Worship, Hearing Voices, and Parting the Red Sea

My friend Daniel Neely is starting the Ph.D. program in Clinical Psychology at Auburn University in just a few days. Fortunately, I’ve managed to steal some of his time before he begins, and he has kindly written the post for this week. I hope you enjoy.

Section Break

I want you to consider two experiences you, or someone you know, may encounter during their lifetime:


The lights dim and the music takes a beautiful, contemplative tone. Her thoughts fall inward to the sin in her life. Genuinely, she feels a passionate desire to be made more like the Christ she now worships. Her voice joins those around her as they call for glory to be given to their Savior and for the Spirit to come move in their hearts. To her surprise, she feels emotion quickly bubbling to the surface of her mind. Grace and forgiveness fill her mind until she can no longer contain what she is feeling. The music reaches a powerful bridge, rising in volume, and begins to repeat a sacred creed taken from the scripture she holds dear. She raises her hands and shouts the words with her fellow worshipers. Tears stream down her cheeks. As the song comes to a close, she embraces her friends and tells them how the Lord has given her peace and mercy.


His knuckles sting as he softens the iron clench of his fists. He is so tired of pretending he doesn’t hear the voices. A small smudge of blood remains on area of his heavy headboard which he struck in desperate frustration. The voices returned and he clenched his sheets as if tearing them might grant his mind some silence. They tell him how little he is worth. They ask him to imagine things he knows would make the most hardened stomach churn. They convince him of the terrible people who are surely coming to do him harm. They lie. At least, right now he thought the things they said were lies. Sometimes it was hard to know what was true and what was false. He knows for certainty, however, that he will never tell another soul what they have to say.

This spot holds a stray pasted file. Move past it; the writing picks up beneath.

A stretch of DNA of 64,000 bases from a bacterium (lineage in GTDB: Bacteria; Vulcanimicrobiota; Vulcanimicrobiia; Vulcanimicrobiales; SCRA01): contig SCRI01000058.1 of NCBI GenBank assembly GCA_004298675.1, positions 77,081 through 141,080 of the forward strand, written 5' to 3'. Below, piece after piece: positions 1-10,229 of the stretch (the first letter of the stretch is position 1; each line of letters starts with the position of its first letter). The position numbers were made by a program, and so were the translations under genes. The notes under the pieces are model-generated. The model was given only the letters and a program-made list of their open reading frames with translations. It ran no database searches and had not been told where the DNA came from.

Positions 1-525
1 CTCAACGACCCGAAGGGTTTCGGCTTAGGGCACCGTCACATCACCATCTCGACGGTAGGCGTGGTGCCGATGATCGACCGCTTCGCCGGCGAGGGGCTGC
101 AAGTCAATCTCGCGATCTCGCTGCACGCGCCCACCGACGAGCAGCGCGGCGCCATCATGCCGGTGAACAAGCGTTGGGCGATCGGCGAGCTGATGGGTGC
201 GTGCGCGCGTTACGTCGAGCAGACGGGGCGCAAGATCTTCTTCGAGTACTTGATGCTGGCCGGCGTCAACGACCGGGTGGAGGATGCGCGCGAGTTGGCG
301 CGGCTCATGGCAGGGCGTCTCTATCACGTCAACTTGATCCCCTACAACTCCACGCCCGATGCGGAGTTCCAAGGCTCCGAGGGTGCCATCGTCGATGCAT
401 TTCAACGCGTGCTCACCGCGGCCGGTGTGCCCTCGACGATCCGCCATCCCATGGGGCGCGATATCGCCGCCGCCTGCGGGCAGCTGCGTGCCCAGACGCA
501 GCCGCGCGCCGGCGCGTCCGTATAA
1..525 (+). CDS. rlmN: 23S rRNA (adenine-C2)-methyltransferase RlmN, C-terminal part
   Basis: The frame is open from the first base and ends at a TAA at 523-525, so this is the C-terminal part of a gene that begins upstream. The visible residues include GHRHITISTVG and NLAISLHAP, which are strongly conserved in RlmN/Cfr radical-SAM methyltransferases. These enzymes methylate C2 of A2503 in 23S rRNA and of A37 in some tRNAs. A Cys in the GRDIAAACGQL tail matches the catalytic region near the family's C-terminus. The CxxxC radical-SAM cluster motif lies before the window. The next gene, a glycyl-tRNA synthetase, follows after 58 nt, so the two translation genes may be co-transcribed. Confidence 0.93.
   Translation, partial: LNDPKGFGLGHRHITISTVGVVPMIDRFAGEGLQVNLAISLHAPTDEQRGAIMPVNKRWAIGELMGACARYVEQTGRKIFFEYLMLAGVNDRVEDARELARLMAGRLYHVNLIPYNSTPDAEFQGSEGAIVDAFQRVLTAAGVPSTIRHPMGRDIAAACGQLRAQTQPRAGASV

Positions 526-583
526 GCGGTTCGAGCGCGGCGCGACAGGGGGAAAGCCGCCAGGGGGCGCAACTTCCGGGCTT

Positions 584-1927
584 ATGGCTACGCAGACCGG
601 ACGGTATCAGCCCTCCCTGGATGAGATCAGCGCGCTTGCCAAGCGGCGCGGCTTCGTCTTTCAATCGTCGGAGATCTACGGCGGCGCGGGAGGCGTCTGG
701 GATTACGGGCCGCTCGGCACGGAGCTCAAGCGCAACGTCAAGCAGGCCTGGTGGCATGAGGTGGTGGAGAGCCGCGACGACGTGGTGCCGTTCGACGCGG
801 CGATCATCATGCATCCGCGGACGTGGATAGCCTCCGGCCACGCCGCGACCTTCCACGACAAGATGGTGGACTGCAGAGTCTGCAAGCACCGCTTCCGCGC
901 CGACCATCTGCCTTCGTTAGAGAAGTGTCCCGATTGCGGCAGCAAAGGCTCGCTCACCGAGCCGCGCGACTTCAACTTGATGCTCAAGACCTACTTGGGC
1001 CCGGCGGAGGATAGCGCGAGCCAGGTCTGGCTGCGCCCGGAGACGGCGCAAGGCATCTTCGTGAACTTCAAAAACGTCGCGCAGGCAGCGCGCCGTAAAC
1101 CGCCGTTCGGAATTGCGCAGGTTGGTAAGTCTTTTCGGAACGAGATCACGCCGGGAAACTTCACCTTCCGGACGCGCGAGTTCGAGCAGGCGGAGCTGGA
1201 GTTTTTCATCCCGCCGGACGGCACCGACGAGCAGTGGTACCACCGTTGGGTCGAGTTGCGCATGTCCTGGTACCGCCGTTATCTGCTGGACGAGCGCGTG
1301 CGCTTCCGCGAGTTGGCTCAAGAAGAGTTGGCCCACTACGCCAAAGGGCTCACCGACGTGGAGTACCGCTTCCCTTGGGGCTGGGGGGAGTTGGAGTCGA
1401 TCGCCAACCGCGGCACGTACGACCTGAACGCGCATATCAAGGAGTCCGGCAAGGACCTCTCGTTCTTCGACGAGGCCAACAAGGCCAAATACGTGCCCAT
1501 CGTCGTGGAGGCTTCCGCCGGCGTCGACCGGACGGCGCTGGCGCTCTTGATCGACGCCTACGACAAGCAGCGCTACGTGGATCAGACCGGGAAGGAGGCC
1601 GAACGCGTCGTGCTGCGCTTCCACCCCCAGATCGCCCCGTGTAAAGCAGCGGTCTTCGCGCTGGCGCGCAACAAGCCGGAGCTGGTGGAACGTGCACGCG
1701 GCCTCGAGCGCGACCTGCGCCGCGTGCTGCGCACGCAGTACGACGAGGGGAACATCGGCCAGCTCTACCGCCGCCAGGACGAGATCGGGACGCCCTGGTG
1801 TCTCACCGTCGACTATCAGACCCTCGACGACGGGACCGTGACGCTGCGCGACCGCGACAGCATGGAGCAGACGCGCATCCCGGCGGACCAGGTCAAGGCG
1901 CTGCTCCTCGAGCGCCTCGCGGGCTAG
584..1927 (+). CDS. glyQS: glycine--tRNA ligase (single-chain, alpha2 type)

The Church and secular ideas of psychology and mental health are often discussed as if they are mutually exclusive methods of explaining some of the most powerful and meaningful experiences humans may have. Largely, I believe this comes from the extreme views that result from people clinging to their preferred worldview. Unnecessary conflict arises when one extreme is pitted against the other when they are actually perfectly complementary. I want to try to use my two examples to show why both scientific and spiritual explanations of human experience are useful and often complementary.

(Before I go further with this I want to say that these examples are written to communicate an idea of how to integrate their faith and scientific explanations of their lives. I apologize for any errors or unintentionally poor details that may be given in this description of hypothetical mental health problems. Experiences with mental health problems can vary greatly and serious questions should be directed to a licensed professional.)

Our first short narrative tells of a woman who experiences a powerful time of worship in which she believes the Spirit of God has moved through her. Experiences like this have frequently been used as an example for why we no longer need to believe in God. Science has taught us how beat, verse, and beautiful notes can come together to elicit powerful emotions and pleasure in our brains. We sing a song or listen to some catchy and moving music and suddenly we are experiencing what we interpret as a connection to the supernatural and spiritual. With modern neuroscience we know this seems to be reducible to a collection of neurons firing in a very significant way, so no more religion, right?